Company drops plans to abandon rail line
by MBJ Staff
Published: November 10,2011
In a surprising reversal, Grenada Railway, LLC says it is dropping plans to abandon 80-plus miles of rail line running from Grenada to Canton, though the company had not formally filed a dismissal request with the National Surface Transportation Board (NTSB).
This was according to a Nov. 10 release from The Associated Press.
That morning, Mike Tagert, Northern District Transportation Commissioner, told the MBJ, “I feel like this is going to happen, but I haven’t seen anything in writing.”
Last September, Grenada Railway filed a request with NSTB to abandon the rail line, claiming it lost $100,000 on the tracks in 2010 and had already lost another $100,000 this year.
State and local officials quickly mobilized in an attempt to save the rail line that they say is critical to industry in that area. In early October, the Mississippi Transportation Commission applied to the NTSB for a hearing to be held in Mississippi on the planned abandonment.
Two days later, the DeSoto County Board of Supervisors announced it was looking at forming a regional railroad authority in an attempt to keep the tracks open.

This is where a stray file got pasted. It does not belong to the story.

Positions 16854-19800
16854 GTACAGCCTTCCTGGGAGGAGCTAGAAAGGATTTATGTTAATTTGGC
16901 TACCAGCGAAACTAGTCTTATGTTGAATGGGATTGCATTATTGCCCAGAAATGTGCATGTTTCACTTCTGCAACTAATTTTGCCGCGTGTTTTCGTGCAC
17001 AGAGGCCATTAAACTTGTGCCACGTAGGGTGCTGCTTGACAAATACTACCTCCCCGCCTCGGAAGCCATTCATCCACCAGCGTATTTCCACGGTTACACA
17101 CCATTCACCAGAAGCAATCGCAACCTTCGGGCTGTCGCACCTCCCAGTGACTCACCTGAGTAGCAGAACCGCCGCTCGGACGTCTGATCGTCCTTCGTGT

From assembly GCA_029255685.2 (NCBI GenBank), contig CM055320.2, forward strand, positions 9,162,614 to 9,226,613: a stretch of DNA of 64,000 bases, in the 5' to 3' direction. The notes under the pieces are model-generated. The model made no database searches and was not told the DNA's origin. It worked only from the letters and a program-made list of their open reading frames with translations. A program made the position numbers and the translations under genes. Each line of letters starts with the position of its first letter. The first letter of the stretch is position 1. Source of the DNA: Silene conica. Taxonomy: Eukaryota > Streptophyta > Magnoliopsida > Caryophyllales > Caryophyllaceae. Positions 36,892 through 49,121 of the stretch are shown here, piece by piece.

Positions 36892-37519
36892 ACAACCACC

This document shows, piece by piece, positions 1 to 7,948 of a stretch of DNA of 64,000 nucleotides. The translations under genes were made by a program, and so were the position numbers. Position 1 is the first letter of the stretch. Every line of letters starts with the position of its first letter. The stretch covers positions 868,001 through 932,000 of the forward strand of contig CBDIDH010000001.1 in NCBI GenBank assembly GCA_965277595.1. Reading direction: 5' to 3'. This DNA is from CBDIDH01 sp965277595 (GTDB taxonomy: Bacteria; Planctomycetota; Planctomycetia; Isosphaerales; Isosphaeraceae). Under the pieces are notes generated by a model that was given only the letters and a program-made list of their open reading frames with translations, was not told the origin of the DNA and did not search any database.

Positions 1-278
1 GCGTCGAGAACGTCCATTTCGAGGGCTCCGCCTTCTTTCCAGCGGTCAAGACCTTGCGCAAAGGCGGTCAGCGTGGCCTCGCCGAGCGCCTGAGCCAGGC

Attorney General Jim Hood subsequently sent another request for a NTSB hearing.
The NTSB granted the appeal for a hearing, which was to be held Nov. 16 in Winona.
It appeared that meeting might be heated. According to the AP, on Nov. 8 Grenada Railway, in a NSTB filing, said opponents’ information was unsubstantiated, and they were maligning the company and trying to turn the NSTB against its petition.
Thus, it was surprising that just two days later, Grenada Railway announced it was keeping the line open.
“They heard our pleas to work with them,” Tagert said. “Hopefully this is another opportunity to sit down and try to see what we can do to avoid this, or to possibly attract new companies who might be interested in investing in the line.”
Michael Van Wagenen, vice president of Grenada Railway, told the AP that the rail line will continue to cost his company money, but said the decision was in the best interest of the railroad and the state.
However, he added that he “hopes that the various parties who have opposed the abandonment will now use their best efforts to help the railroad secure the necessary funds to rehabilitate and repair the Grenada Railway.”
At press time, the status of the Nov. 16 NTSB hearing was uncertain.
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